Discussion

Pancreatic cancer continues to have a poor 5-year survival rate despite its rising incidence (26, 27). By 2030, it is estimated to become the second leading cause of cancer related deaths (5). Pancreatic resection is still the only curative intent therapy for PDAC patients. However, pancreatic resection is complex and carries with it the risk of major morbidity and mortality (28). Thus, there is a desperate need for investigating the pathogenesis and identifying molecular biomarkers of PDAC to facilitate early diagnosis, prognosis prediction, and the development of effective therapeutic strategies for PDAC patients.

KLK8, also known as neuropsin, is a member of human kallikrein-related peptidase (KLKs) family which has been related to malignant behavior at multiple stages of tumor progression, including proliferation, migration and angiogenesis (29, 30). Previous studies have found that abnormal expression of KLK8 was associated with several malignancies, including ovarian, cervical, gland and lung cancers (12, 3134).However, the expression level and prognostic significance of KLK8 in PDAC are still unknown. In this study, we identified up-regulated KLK8 expression in pancreatic cancer compared with adjacent tissues through TCGA database, which was further confirmed by using clinical samples. Furthermore, we found that high KLK8 expression predicts poorer OS and DFS in pancreatic cancer patients. These results indicated that KLK8 could be a prognostic marker for PDAC. Similar to our findings, several studies have confirmed that the upregulation of KLK8 was related to poorer cancer prognosis. For example, KLK8 has been recognized as a poor prognostic marker for lung and breast cancer (15, 31). But in other tumors, such as ovarian cancer, the elevated expression of KLK8 is a favorable prognostic marker (35). These results suggest that KLK8 may play different roles in different cancers, and the aberrant expression of KLK8 may serve as a potential clinical biomarker for cancer diagnosis or prognosis.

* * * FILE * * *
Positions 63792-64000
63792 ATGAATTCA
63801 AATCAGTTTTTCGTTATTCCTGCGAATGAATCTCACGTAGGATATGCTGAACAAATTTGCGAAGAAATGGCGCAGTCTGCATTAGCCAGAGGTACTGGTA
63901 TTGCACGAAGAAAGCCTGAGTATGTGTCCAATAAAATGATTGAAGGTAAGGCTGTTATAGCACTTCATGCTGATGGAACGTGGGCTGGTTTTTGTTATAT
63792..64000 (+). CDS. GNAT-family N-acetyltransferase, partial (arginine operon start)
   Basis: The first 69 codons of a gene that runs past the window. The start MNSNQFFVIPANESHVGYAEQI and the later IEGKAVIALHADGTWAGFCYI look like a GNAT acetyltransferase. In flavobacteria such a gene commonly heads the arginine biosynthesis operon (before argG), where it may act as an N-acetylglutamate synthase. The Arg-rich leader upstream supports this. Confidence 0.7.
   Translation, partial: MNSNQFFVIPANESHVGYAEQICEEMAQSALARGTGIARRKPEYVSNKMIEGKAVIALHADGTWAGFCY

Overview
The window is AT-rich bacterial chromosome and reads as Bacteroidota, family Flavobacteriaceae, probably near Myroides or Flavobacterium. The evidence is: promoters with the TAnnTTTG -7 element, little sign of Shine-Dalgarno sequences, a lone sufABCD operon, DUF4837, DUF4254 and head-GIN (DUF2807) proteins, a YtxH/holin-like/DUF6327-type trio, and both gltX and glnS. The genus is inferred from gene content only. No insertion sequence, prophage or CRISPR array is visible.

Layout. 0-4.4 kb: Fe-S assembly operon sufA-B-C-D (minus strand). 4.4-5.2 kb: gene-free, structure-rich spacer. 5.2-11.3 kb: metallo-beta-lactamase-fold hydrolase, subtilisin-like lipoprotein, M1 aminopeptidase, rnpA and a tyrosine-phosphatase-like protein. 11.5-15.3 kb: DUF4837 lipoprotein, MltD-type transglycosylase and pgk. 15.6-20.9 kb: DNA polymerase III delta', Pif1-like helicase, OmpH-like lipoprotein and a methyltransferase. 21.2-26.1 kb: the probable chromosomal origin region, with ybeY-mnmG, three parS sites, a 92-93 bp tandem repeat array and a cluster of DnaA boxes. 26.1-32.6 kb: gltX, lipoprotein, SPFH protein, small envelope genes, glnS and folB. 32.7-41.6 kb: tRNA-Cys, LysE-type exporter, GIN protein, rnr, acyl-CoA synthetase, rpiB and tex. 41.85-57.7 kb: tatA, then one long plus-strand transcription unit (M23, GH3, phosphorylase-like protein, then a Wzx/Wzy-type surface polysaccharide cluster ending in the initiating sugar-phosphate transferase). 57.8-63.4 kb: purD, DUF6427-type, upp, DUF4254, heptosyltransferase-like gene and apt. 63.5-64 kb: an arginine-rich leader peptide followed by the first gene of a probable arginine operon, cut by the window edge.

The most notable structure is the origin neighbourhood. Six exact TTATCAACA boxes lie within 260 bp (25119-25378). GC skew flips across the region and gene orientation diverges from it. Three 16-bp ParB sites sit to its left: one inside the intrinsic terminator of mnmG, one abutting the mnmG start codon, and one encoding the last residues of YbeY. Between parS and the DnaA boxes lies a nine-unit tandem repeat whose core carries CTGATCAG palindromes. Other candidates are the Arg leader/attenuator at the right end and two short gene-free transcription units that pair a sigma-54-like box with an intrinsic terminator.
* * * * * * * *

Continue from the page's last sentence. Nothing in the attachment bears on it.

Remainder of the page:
KLK family members have been implicated in the pathogenesis and progression of malignant tumor (36, 37). For example, overexpression of KLK7 is found to stimulate colon cancer cell proliferation both in vivo and in vitro (38). KLK13 enhances the invasiveness and motility of lung cancer via increasing laminin degradation and N-cadherin expression (39). KLK5 promotes metastatic dissemination of Oral squamous cell carcinoma(OSCC) by promoting loss of junctional integrity through cleavage of desmoglein 1 (40). KLK14 acts at the cleavage site of PAR-2 to induce ERK1/2 activation, thus promoting colon cancer proliferation (41). As for KLK8, it can facilitate colorectal cancer (CRC) cell proliferation, migration and invasion in vitro (9). In this study, by using two pancreatic cancer cell lines, we demonstrated for the first time that overexpression of KLK8 significantly inhibited PDAC cell apoptosis, meanwhile profoundly promoted PDAC cell proliferation. These data suggest that KLK8 may promote tumor growth and suppress tumor apoptosis, and may be a potential molecular target in therapy for pancreatic cancer.